There were a number of points to examine regarding Freeport Copper & Gold Inc’s $9 billion purchase of two energy companies. Sadly, it doesn’t appear that the Corporate Media has latched onto any of them.

One report characterized this deal as:

a bold bid to diversify into the U.S. energy sector as copper’s prospects wane.

While this quote does absolutely nothing to explain the Freeport deal, it does perhaps come close to a record for cramming the most idiocy into a fourteen word sentence-fragment.

Let’s begin with the suggestion that “copper’s prospects” have waned. Has anyone heard the government of China (or any of the other Asian Tigers) proclaim that they planned to “stop growing” their economies? Has anyone ever heard of a modern economy which could develop itself without large amounts of copper (particularly copper wiring)?

The ¾ of the world’s population in “emerging economies” are at most ¼ of the way toward catching up with the more technologically advanced West. This means we are still in the early stages of the longest/strongest global economic boom in history. Thus the inference that Freeport is somehow bailing-out of copper production and moving into oil & gas is just silly.

Similarly, the suggestion further into the same article that it has become “too hard to find” new copper projects to develop (and that’s why Freeport is moving into energy) is an absurd interpretation of the actual dynamics here. Unlike oil, no one is talking about “peak copper.” There is plenty of copper in the world. All that has changed is that as the richest deposits get mined-out these mega-producers have been forced to move toward lower-grade projects – in order to find the mega-tonnages that these mining giants lust over.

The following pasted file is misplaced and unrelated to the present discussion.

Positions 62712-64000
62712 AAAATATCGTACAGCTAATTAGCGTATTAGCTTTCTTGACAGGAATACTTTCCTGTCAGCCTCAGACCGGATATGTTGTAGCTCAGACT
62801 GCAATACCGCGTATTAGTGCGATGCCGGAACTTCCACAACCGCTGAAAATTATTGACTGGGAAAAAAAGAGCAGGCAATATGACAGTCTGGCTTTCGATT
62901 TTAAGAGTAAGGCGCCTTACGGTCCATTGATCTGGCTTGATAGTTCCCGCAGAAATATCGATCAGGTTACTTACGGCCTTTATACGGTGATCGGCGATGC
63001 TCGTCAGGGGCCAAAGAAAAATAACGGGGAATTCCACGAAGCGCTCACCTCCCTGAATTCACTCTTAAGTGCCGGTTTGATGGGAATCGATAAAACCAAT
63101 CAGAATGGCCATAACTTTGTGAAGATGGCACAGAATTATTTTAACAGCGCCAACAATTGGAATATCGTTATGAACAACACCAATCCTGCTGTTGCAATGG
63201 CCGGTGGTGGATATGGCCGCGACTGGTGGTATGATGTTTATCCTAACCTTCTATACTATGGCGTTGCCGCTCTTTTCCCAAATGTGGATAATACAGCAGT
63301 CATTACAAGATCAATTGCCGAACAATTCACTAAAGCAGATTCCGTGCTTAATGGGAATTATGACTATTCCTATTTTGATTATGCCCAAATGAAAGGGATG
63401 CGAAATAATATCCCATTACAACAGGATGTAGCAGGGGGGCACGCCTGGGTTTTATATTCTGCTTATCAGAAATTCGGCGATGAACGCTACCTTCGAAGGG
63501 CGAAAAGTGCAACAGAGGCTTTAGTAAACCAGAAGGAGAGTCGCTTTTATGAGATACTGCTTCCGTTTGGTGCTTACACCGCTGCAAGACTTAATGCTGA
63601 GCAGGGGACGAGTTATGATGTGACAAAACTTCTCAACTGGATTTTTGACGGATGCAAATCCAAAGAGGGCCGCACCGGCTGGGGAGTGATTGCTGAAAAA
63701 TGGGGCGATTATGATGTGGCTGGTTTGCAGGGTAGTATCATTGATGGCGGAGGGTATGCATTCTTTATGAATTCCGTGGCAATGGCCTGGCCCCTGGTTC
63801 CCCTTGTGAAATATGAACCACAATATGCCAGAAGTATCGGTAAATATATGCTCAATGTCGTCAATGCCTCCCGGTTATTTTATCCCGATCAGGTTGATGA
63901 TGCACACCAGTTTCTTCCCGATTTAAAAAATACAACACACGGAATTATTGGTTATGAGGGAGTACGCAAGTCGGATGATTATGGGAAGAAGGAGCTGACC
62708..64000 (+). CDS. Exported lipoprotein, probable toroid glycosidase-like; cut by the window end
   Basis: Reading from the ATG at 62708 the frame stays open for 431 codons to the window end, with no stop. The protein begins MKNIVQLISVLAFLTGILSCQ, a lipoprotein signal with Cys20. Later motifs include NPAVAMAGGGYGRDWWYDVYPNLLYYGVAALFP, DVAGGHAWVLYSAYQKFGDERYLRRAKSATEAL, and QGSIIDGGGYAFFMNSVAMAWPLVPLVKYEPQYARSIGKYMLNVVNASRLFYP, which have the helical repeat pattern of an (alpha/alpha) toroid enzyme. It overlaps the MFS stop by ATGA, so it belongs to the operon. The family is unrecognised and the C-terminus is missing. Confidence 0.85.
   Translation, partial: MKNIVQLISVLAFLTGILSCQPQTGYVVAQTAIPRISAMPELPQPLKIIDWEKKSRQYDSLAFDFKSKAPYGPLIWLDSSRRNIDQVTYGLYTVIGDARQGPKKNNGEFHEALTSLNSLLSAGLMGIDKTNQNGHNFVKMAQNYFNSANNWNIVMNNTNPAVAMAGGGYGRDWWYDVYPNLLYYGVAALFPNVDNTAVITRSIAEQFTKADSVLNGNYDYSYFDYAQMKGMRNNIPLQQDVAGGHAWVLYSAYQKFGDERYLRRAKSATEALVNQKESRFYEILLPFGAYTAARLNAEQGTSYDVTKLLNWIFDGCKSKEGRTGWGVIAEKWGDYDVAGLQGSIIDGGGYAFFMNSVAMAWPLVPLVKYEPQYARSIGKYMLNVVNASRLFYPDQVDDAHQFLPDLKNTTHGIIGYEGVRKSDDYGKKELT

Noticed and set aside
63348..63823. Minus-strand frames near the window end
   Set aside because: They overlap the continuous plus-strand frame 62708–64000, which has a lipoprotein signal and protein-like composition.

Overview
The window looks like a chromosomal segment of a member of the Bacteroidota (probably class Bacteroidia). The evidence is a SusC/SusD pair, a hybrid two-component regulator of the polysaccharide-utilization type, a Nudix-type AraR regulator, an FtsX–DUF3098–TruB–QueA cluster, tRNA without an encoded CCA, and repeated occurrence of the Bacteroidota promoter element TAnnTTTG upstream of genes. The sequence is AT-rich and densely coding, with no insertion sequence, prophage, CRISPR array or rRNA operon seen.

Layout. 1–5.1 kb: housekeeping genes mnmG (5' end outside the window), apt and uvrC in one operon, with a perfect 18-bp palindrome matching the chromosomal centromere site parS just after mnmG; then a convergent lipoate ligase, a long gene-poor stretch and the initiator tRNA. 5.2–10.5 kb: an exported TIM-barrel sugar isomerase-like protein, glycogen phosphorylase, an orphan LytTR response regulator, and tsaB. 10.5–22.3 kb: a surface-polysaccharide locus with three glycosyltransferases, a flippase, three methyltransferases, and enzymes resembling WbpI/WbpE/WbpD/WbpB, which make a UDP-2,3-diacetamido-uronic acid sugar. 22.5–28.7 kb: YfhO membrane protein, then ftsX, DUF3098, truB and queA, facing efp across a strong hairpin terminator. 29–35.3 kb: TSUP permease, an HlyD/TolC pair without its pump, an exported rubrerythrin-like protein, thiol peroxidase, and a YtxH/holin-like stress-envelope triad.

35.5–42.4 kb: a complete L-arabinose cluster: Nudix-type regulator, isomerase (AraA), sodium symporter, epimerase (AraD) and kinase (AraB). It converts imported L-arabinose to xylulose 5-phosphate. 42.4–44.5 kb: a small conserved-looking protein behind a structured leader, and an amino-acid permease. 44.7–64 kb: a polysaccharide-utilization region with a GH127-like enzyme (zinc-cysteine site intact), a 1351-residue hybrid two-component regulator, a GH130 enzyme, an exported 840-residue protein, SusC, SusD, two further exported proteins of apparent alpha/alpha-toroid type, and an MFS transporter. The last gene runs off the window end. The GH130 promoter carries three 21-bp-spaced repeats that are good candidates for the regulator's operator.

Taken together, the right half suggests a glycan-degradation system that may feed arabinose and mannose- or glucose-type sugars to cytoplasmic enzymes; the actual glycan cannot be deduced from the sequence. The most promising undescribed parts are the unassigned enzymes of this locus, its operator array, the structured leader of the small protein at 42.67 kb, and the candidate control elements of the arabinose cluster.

Here we get to the true purpose of the Freeport deal: hedging. What we are supposed to believe here is that none of the business news reporters from Forbes, or Reuters, or these other Corporate Media enclaves understand that mining companies use lots of energy. Apart from wages, energy costs are far-and-away the largest cost of production.

As lower-grade copper deposits (in the future) make copper miners like Freeport even more energy-intensive companies, and Peak Oil ensures that energy prices will increase at least as fast as copper prices; this is not a “bold move” at all. Rather, it would be reckless for these mining giants to forge ahead with their operations without some strategic plan in place to mitigate against rising energy prices...


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A Different Look At Freeport Energy Deal